January 4, 2002 4:00 AM PST
Group offers amnesty to software pirates
Under the program, businesses can conduct a software audit and begin paying proper license fees for all applications in use without the threat of penalties for past use, which can run as high as $150,000 for each incident of copyright infringement.
According to a recent BSA study, one out of every four copies of software used in the United States is illegal, which translates to an annual loss to software makers of $2.6 billion.
Violations most typically consist of copying software from one business PC to another without payment of extra license fees to the software publisher.
"For the most part, the problem exists because people just aren't paying attention to whether their software is properly licensed or not," said Bob Kruger, the BSA's vice president of enforcement.
"A lot of these businesses are good, well-managed companies. They pay their taxes; they obey OSHA (Occupational Safety and Health Administration) rules. When they need a new PC, they wouldn't steal one off a truck. Yet when they need software, they see nothing wrong with making illegal copies."
Laura DiDio, a software analyst for Giga Information Group, agreed that improperly copied software is a widespread problem in American business.
"At least 90 percent of the companies I speak with have some exposure (to liability) due to noncompliant software," she said, blaming increasingly complex licensing rules that have to be enforced by overworked corporate information-technology staffs.
Most companies, she said, don't go far enough in their management of IT assets and are careless in their procurement practices--forgetting, for example, to buy access licenses.
"It's a lot of sloppiness," DiDio said. "I don't see in the corporate world a deliberate trend to avoid software licensing."
Under the BSA amnesty program, businesses using the organization's Web site or calling the group, at 877-536-4272, are provided with tools to inventory all software in use. The business can then pay appropriate license fees without penalties for previous copyright infractions.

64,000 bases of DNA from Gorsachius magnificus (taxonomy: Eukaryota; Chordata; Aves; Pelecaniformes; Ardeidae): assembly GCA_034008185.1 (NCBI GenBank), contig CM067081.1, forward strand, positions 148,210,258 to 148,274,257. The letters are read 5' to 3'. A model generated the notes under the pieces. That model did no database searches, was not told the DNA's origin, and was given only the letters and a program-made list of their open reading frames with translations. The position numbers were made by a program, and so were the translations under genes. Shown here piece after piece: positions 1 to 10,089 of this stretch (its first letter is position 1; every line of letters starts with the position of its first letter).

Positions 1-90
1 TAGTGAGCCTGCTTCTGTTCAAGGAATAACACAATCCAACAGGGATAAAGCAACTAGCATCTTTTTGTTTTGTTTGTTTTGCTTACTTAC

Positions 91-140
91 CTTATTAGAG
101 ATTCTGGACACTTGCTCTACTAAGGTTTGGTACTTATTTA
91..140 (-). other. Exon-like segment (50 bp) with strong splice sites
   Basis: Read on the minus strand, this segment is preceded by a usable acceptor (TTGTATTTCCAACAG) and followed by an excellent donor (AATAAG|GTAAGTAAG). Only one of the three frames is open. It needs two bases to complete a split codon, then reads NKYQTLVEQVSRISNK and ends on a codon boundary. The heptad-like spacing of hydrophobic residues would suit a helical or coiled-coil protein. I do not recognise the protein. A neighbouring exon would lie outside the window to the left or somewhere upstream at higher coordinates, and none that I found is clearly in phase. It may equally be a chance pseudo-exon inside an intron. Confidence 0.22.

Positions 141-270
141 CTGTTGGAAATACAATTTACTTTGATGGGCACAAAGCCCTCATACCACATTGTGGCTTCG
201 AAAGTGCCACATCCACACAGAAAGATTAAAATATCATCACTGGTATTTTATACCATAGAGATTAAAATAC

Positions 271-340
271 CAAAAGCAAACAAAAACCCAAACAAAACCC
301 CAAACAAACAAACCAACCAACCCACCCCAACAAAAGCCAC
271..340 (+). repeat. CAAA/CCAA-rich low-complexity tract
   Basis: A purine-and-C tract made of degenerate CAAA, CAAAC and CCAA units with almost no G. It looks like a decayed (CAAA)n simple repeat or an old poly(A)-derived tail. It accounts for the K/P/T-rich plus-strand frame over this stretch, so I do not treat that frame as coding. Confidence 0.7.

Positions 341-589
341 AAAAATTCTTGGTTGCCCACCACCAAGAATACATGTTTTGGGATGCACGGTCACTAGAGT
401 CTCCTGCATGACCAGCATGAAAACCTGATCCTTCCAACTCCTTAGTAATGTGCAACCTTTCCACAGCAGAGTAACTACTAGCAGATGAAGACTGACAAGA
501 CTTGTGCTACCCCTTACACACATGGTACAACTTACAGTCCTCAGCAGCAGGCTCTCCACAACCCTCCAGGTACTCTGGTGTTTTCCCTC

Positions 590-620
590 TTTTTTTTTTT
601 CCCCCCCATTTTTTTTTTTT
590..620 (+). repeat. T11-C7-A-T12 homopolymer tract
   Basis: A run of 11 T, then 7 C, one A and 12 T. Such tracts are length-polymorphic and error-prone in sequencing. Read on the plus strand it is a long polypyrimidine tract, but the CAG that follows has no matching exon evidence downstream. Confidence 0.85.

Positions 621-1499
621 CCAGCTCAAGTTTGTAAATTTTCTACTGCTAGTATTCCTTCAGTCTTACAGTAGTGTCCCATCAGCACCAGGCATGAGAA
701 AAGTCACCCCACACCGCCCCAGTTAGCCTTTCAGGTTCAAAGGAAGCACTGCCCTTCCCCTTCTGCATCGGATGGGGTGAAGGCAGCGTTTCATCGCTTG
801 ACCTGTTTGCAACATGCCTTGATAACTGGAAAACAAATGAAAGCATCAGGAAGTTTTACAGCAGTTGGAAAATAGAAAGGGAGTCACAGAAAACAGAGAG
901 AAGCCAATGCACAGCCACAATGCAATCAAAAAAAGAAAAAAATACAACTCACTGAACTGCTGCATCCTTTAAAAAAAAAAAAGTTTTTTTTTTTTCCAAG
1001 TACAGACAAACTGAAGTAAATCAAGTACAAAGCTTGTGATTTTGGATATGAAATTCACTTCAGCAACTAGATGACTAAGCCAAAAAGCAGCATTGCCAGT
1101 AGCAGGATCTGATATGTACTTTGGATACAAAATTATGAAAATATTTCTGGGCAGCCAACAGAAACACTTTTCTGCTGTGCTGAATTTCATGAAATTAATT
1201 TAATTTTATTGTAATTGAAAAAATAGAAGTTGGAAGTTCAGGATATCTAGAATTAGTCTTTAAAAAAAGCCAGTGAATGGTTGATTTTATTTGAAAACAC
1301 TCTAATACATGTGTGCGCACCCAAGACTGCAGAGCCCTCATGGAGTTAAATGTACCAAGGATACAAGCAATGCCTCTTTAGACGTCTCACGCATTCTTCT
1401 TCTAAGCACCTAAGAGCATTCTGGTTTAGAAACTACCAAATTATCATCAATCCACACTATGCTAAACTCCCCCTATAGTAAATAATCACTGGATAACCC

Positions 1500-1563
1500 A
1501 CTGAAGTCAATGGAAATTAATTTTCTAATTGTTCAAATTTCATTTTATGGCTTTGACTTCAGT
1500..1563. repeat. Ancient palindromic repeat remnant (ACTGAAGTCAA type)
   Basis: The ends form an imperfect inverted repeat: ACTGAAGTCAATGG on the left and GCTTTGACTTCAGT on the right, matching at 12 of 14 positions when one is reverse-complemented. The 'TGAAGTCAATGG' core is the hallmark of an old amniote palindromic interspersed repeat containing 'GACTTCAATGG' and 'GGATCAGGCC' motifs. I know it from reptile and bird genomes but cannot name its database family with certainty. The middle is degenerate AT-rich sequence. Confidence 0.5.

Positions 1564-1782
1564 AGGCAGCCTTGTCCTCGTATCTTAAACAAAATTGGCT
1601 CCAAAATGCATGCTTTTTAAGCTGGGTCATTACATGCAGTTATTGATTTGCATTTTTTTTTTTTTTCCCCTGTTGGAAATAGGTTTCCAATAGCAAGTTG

The program is valid through Jan. 31 in the following regions, where the BSA has sent promotional materials to more than 800,000 businesses: Billings, Bozeman and Missoula, Mont.; Houston; Indianapolis; Nashville, Tenn.; Norfolk and Richmond, Va.; Orlando, Fla.; and the San Francisco Bay Area.
Amnesty programs have been offered in 28 other cities since the BSA began such programs in August 2000. "Over time we expect we will have these in just about every major market," Kruger said.
Walking softly and carrying a big carrot
Kruger characterized the amnesty program as a more friendly "carrot" approach, compared with the more typical "stick" of the BSA's widely publicized software raids, which have resulted in $68 million in penalties against businesses ranging from Fortune 500 companies to local mom-and-pop stores.
"We tend to get more coverage and press for our enforcement actions," Kruger said. "In a way, this (program) is really the other side of the coin. We're saying, 'Take advantage of this opportunity so you can avoid starring in a BSA press release about an enforcement action against your company.'"
Kruger said software audits are more common than most business executives believe, thanks in no small part to a growing trend of disgruntled ex-workers calling in tips to copyright enforcers.
"Unless you have no current or former unhappy employees and don't expect to have any in the future, you're one phone call away from a BSA investigation," Kruger said.
DiDio agreed that the amnesty program could convince more businesses to update their software licensees.
"I like the idea of amnesty," she said. "If for no other reason, it provides a good opportunity for people to do some self-examination and self-policing."
But she doubted the program would lead to any widespread trend of businesses opening their records for software audits.
"There is a natural level of suspicion between the corporate community and the BSA and the (software) vendor community," DiDio said. "What everybody is afraid of, rightly or wrongly, is that if they have an audit, somehow Big Brother is going to get in and people outside their business are going to see more than they should."